When we treat dyslexia as a “mental disorder” instead of a common brain difference that requires different reading instruction, we become over-reliant on a pathological diagnostic model that insists on “substantial and significant” failure for identification (DSM-5).

Although the National Institutes of Health estimates that one in every five people has dyslexia, and dyslexia is easily identifiable at a young age, less than five percent with dyslexia are identified and less than one percent get diagnosed by psychologists. (NIH, P. Hardman, 2013)

This means that if you have a stadium filled with 100,000 people, 20,000 of them will have dyslexia. Less than 1000 of those 20,000 with dyslexia will be identified through screening and/or testing, and *only 200* will qualify for services through the public education system because of a formal diagnosis.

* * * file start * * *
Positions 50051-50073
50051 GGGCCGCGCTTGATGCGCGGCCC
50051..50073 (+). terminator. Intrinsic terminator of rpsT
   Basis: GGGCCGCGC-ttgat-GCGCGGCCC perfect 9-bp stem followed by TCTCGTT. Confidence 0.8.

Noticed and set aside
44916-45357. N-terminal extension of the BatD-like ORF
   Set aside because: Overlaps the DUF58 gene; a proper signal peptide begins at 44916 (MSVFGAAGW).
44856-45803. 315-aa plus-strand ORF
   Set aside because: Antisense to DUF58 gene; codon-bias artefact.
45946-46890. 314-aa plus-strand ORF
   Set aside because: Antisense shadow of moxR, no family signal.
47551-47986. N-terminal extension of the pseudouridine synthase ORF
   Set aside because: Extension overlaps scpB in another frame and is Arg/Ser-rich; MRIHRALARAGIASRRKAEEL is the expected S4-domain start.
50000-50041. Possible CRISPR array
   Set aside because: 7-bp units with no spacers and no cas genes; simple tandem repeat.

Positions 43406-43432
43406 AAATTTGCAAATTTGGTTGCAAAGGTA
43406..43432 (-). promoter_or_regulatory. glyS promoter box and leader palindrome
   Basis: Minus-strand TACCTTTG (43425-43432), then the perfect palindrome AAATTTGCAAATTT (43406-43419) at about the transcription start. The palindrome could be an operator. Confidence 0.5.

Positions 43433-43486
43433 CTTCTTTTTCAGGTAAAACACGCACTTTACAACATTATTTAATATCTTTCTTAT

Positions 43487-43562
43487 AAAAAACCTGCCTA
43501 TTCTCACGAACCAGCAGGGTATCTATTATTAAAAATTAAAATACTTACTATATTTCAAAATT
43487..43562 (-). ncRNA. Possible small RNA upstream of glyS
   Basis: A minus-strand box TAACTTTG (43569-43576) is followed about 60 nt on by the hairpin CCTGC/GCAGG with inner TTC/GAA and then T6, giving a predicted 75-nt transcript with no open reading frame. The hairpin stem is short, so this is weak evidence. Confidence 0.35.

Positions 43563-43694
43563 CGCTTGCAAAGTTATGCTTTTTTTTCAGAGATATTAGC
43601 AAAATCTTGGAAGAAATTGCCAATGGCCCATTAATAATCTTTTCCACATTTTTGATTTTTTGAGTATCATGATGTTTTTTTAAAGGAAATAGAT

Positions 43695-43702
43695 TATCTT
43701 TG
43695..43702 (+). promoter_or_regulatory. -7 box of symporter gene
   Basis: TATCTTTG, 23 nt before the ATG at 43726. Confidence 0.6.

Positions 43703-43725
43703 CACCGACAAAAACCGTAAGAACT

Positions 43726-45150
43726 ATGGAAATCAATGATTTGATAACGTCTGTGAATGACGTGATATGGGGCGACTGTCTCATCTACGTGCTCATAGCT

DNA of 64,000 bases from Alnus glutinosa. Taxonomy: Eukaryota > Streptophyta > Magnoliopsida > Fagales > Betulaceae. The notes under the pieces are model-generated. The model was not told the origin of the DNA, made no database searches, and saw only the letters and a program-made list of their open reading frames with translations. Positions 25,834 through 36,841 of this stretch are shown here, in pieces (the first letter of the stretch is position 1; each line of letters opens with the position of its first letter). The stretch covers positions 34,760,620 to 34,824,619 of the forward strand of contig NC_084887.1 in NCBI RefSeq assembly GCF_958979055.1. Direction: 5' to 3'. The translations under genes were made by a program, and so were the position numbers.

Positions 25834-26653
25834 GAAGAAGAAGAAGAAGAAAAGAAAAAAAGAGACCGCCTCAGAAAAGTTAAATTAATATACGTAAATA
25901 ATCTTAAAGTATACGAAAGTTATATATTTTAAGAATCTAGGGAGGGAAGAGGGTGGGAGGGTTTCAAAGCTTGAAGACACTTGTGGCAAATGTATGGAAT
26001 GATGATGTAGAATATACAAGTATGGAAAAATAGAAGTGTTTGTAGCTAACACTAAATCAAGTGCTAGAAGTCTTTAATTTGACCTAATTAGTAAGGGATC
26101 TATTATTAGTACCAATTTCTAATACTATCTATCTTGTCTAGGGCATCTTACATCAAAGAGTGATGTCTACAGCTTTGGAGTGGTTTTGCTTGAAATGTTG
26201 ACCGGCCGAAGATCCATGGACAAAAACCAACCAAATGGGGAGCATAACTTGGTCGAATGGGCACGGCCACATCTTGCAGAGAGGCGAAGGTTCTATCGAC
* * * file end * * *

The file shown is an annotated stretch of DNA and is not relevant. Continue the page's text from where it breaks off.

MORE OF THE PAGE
32 million Americans have low literacy skills and are unable to read anything more challenging than a picture book. Our U.S. Education Secretary recognizes that this is, in large part, due to diagnosed learning disabilities. Yet, we still are using “wait to fail” identification.